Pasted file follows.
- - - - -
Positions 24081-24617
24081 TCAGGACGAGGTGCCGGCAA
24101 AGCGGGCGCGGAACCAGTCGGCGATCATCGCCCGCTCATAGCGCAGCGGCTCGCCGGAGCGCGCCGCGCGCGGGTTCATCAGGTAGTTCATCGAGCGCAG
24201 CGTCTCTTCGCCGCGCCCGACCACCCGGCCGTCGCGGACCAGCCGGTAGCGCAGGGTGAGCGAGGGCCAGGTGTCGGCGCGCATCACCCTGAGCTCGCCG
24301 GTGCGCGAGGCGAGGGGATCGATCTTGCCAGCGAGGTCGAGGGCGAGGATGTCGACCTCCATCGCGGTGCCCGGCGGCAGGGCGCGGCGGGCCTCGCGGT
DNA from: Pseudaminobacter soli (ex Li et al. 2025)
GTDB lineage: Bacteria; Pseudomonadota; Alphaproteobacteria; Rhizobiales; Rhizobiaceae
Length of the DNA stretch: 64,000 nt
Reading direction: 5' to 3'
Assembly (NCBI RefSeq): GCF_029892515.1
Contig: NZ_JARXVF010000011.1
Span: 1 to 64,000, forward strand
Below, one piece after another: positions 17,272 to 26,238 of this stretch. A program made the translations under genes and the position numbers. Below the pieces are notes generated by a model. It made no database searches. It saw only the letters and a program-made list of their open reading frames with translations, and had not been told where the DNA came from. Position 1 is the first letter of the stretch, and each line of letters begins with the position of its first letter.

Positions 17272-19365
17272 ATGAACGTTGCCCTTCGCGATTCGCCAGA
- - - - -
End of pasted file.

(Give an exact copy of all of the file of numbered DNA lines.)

Positions 24081-24617
24081 TCAGGACGAGGTGCCGGCAA
24101 AGCGGGCGCGGAACCAGTCGGCGATCATCGCCCGCTCATAGCGCAGCGGCTCGCCGGAGCGCGCCGCGCGCGGGTTCATCAGGTAGTTCATCGAGCGCAG
24201 CGTCTCTTCGCCGCGCCCGACCACCCGGCCGTCGCGGACCAGCCGGTAGCGCAGGGTGAGCGAGGGCCAGGTGTCGGCGCGCATCACCCTGAGCTCGCCG
24301 GTGCGCGAGGCGAGGGGATCGATCTTGCCAGCGAGGTCGAGGGCGAGGATGTCGACCTCCATCGCGGTGCCCGGCGGCAGGGCGCGGCGGGCCTCGCGGT
DNA from: Pseudaminobacter soli (ex Li et al. 2025)
GTDB lineage: Bacteria; Pseudomonadota; Alphaproteobacteria; Rhizobiales; Rhizobiaceae
Length of the DNA stretch: 64,000 nt
Reading direction: 5' to 3'
Assembly (NCBI RefSeq): GCF_029892515.1
Contig: NZ_JARXVF010000011.1
Span: 1 to 64,000, forward strand
Below, one piece after another: positions 17,272 to 26,238 of this stretch. A program made the translations under genes and the position numbers. Below the pieces are notes generated by a model. It made no database searches. It saw only the letters and a program-made list of their open reading frames with translations, and had not been told where the DNA came from. Position 1 is the first letter of the stretch, and each line of letters begins with the position of its first letter.

Positions 17272-19365
17272 ATGAACGTTGCCCTTCGCGATTCGCCAGA